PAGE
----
Court of Appeal in Vancouver. (File photo: Tom Zytaruk)
Man convicted of assault, unlawfully confining woman pregnant with his child loses court appeal

Victim tells court he drove her to Guildford parking lot after he’d ‘grabbed’ her neck and she fainted

Peter and Stephanie Chung. (File photo: Tom Zytaruk)
Surrey philanthropists presenting $285K in scholarships on Saturday

Drs. Peter and Stephanie Chung over the past nine years have awarded more than 500 students, in memory of their son Joseph

North Surrey Minor Football players in action. The club is among Surrey-area recipients of the B.C. government’s Local Sport Relief Fund. (File photo)
COVID ‘relief’ funding for some sports groups in Surrey, White Rock, Delta

‘Without financial support, these clubs are at risk of closure,’ says B.C. government

Businesses continue to struggle under COVID-19 restrictions as the pandemic reaches the one-year mark. (B.C. government)
Another 564 COVID-19 cases, mass vaccine plan coming Friday

15 more deaths, community cluster declared in Williams Lake

A specialized RCMP team is investigating a suspicious trailer, which might have connections to the illicit drug trade, found abandoned outside a Cache Creek motel. (Photo credit: <em>Journal</em> files)
Police probe U-Haul trailer linked to illicit drugs left outside Cache Creek motel

Hazardous materials found inside believed to be consistent with the production of illicit drugs

Premier John Horgan leaves the podium following his first press conference of the year as he comments on various questions from the media in the Press Gallery at B.C. Legislature in Victoria, B.C., on Monday, January 13, 2020. THE CANADIAN PRESS/Chad Hipolito
Interprovincial travel restrictions a no-go, Horgan says after reviewing legal options

The B.C. NDP government sought legal advice as concerns of travel continue

Gem Lake Top, at Big White Ski Resort, seen at Jan. 8. (Big White Ski Resort)
Big White cancels $7.3M in lift tickets, accommodations due to COVID-19 orders

Since November, the ski resort has been forced to make several changes

Darlene Curylo scratched a $3M ticket, BCLC’s largest ever scratch and win prize. (BCLC)
Kelowna woman in shock after winning BCLC’s largest-ever instant-ticket prize

Darlene Curylo couldn’t believe her eyes when she saw the amount of money she’d won from a scratch ticket

While each person has different reasons for becoming homeless, a UBCO study shows they learn through their interactions with different services to perform ‘as homeless’ based on the expectations of service providers. (Contributed)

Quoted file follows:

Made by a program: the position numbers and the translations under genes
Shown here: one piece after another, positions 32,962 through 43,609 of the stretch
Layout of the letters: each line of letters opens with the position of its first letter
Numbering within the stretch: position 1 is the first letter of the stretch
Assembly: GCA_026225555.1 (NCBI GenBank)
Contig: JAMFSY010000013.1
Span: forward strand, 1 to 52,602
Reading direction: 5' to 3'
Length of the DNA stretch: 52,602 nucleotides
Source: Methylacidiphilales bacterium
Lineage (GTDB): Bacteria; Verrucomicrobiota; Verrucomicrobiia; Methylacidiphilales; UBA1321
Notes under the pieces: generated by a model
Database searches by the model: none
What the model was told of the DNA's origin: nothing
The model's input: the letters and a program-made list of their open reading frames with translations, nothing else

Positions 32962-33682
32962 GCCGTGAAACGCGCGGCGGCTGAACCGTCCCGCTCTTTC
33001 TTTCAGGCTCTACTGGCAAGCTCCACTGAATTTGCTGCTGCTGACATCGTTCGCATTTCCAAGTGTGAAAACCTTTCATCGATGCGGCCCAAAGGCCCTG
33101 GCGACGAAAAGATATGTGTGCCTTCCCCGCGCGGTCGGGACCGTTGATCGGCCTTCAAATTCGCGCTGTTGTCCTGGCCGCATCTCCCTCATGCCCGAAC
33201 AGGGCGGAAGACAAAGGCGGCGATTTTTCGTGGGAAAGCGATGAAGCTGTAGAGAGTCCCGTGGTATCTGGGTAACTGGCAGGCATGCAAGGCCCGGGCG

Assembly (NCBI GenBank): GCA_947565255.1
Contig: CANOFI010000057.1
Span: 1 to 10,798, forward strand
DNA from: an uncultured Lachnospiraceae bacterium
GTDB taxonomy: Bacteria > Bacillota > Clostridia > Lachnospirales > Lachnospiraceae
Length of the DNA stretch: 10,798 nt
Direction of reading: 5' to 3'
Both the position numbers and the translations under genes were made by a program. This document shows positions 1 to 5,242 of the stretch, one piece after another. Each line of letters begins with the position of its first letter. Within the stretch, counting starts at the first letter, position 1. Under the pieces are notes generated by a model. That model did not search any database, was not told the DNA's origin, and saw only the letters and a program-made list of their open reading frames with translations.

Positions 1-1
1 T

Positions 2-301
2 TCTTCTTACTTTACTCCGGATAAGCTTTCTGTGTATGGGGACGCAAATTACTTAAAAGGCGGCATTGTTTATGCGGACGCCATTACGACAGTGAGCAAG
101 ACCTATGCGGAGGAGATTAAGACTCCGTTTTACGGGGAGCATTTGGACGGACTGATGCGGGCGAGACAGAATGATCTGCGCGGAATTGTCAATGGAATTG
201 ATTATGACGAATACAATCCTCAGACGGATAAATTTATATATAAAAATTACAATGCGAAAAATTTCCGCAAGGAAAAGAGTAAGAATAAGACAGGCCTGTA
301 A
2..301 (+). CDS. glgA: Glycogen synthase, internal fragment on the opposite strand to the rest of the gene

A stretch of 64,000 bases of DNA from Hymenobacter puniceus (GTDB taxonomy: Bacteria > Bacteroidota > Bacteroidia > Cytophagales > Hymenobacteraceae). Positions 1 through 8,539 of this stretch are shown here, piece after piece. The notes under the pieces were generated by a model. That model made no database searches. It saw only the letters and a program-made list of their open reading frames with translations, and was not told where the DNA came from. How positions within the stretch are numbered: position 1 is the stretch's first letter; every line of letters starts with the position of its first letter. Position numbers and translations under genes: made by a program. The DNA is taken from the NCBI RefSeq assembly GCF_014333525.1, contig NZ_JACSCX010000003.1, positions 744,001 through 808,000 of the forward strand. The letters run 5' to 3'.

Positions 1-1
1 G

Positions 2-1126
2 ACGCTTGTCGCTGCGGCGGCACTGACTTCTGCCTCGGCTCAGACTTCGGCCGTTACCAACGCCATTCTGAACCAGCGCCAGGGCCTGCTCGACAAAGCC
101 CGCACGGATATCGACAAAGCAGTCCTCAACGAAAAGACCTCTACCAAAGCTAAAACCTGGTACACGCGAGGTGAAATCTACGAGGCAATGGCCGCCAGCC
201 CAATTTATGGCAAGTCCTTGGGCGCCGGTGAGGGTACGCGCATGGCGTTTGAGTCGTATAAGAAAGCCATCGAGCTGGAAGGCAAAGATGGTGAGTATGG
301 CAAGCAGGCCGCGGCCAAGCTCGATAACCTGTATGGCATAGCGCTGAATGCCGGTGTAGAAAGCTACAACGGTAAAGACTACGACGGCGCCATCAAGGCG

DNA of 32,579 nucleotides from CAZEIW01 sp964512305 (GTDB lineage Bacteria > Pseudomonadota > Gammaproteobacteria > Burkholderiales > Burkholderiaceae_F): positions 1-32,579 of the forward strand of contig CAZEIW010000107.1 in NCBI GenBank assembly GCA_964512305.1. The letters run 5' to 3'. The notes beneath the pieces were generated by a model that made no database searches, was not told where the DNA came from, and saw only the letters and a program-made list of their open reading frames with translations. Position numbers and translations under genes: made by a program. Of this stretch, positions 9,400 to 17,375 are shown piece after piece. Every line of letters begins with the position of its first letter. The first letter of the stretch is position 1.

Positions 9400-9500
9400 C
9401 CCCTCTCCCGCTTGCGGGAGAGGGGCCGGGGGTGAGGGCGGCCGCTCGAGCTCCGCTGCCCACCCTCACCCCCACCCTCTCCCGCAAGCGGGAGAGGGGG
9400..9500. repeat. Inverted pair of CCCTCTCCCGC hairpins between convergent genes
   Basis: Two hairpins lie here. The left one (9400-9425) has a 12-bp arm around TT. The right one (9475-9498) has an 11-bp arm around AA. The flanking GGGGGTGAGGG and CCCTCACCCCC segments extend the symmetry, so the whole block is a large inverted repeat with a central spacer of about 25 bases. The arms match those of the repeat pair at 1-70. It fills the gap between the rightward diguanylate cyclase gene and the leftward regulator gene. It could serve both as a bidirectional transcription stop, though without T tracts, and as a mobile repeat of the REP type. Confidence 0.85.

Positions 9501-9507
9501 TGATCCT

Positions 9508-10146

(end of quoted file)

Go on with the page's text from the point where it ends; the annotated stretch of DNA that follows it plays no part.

Kelowna homeless forced to ‘perform’ for resources, says UBCO study

One participant in the study said ‘It is about looking homeless, but not too homeless’

Gov. Gen. Julie Payette takes the royal salute from the Guard of Honour as she makes her way deliver the the throne speech, Wednesday, September 23, 2020 in Ottawa. THE CANADIAN PRESS/Fred Chartrand
Gov. Gen. Julie Payette resigns, apologizes for ‘tensions’ at Rideau Hall

Payette, who is the Queen’s representative in Canada, has been the governor general since 2017

Grounded WestJet Boeing 737 Max aircraft are shown at the airline’s facilities in Calgary, Alta., Tuesday, May 7, 2019. WestJet will operate the first commercial Boeing 737 Max flight in Canada today since the aircraft was grounded in 2019 following two deadly crashes. THE CANADIAN PRESS/Jeff McIntosh
Passengers unfazed as WestJet returns Boeing 737 Max to service on Vancouver flight

After a lengthy review process, Transport Canada cleared the plane to return to Canadian airspace

The top part of the fossil burrow, seen from the side, with feathery lines from the disturbance of the soil – thought to be caused by the worm pulling prey into the burrow. (Paleoenvironntal Sediment Laboratory/National Taiwan University)
PHOTOS: SFU researchers find evidence of ‘giant’ predatory worms on ocean floor

Fossils found the prove the existence of an ancient Taiwanese worm as long as two metres

Most Read